Junun documents the making of the album of the same name by Jonny Greenwood, Shye Ben Tzur and The Rajasthan Express. As far as documentaries go it’s a pretty laid-back affair, more akin to those you get on album bonus DVDs than a film in it’s own right. Still, this is an adventure that demands documentation.
The story goes that Greenwood decided to collaborate on an album with Tzur and producer Nigel Godrich in India and asked Paul Thomas Anderson if he fancied coming along for the ride to film the process. Already we have a superstar cast and crew list. Greenwood, Tzur, Godrich and Anderson are all extremely accomplished in their individual fields but the thing I like most about Junun is just how casual and simple the whole thing feels. This isn’t a P.T. Anderson picture, it’s a thumbnail.
The film is in love with the foreign locale and India’s culture. The country’s geography, language and flavour is front and centre, playing second fiddle only to the actual music. It begins with a call to prayer in which all the musicians sit respectfully at ease before proceeding into the first song. The lack of electricity at the studio – which is housed in a vast and ancient palace-like fort – is a re-ocurring subplot with the band sometimes only getting as little as 10 minutes of generated juice until they are out again. A standout scene features a carefree pigeon flying in during a recording session and Godrich trying to get rid of it with a mic-stand while the band continue playing undisturbed. It is moments like these which make the film worthwhile.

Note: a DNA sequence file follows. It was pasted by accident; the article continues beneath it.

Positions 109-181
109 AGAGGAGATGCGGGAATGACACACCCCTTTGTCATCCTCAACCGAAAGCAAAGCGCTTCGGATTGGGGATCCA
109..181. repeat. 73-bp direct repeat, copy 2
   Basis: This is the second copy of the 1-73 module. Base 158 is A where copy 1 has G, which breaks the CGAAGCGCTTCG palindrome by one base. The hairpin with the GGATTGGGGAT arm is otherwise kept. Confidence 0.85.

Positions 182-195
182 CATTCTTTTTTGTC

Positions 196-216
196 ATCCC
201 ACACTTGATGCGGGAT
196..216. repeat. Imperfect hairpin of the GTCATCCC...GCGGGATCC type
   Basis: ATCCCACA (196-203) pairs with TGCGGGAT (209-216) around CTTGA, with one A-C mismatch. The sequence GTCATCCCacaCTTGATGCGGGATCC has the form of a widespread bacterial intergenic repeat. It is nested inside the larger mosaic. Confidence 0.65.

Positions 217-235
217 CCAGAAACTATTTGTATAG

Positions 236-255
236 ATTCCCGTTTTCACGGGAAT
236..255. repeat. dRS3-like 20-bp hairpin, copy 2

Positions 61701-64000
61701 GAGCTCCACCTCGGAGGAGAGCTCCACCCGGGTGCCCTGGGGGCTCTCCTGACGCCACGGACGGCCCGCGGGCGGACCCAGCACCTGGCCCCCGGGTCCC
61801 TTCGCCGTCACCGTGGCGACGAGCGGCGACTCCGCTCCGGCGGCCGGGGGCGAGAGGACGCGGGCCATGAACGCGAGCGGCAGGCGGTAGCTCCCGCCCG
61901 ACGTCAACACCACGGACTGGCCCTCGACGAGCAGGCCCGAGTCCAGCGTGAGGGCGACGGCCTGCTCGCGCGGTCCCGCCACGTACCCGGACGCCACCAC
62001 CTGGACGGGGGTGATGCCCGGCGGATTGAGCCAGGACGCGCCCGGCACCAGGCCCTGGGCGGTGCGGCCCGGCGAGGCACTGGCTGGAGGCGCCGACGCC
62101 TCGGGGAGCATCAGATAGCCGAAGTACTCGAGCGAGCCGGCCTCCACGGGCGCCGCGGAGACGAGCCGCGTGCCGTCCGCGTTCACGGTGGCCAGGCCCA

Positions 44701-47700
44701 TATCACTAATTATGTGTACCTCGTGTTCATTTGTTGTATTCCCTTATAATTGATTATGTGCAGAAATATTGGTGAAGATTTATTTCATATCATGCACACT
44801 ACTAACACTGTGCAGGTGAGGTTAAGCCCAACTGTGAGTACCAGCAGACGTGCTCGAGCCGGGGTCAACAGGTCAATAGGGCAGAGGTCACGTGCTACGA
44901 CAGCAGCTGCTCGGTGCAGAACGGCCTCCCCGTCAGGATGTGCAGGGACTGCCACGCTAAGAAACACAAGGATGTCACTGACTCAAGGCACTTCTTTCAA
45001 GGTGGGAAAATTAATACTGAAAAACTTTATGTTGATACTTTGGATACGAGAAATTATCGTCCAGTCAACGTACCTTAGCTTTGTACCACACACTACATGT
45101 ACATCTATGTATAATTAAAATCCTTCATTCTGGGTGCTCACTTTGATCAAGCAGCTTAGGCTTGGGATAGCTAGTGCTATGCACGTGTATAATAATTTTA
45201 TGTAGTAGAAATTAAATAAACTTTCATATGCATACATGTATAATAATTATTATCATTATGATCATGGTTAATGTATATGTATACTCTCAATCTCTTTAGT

Junun is a pleasant fly-on-the-wall look at a creative process unfolding in a very unconventional environment with a refreshingly eclectic ensemble of creatives. As a fan of Greenwood and Paul Thomas Anderson obsessive and completist it was essential viewing for me but those names aside I still found it to be quite wonderful. I like that Anderson is being more productive and prolific by churning out these little idiosyncratic B-sides to his filmography. Junun is no doubt a minor work but is enjoyable as such. It feels like a home movie in the best sense and it’s refreshing to see Anderson experiment with more basic tools. I think this is the first thing he’s made that embraces digital technology. Perhaps most importantly though, the music at the centre of it all is fantastic. I found it to be so infectious that I bought the album on vinyl immediately after seeing it. If that isn’t a testament to the film’s success I don’t know what is. if you get the chance, don’t hesitate to check it out.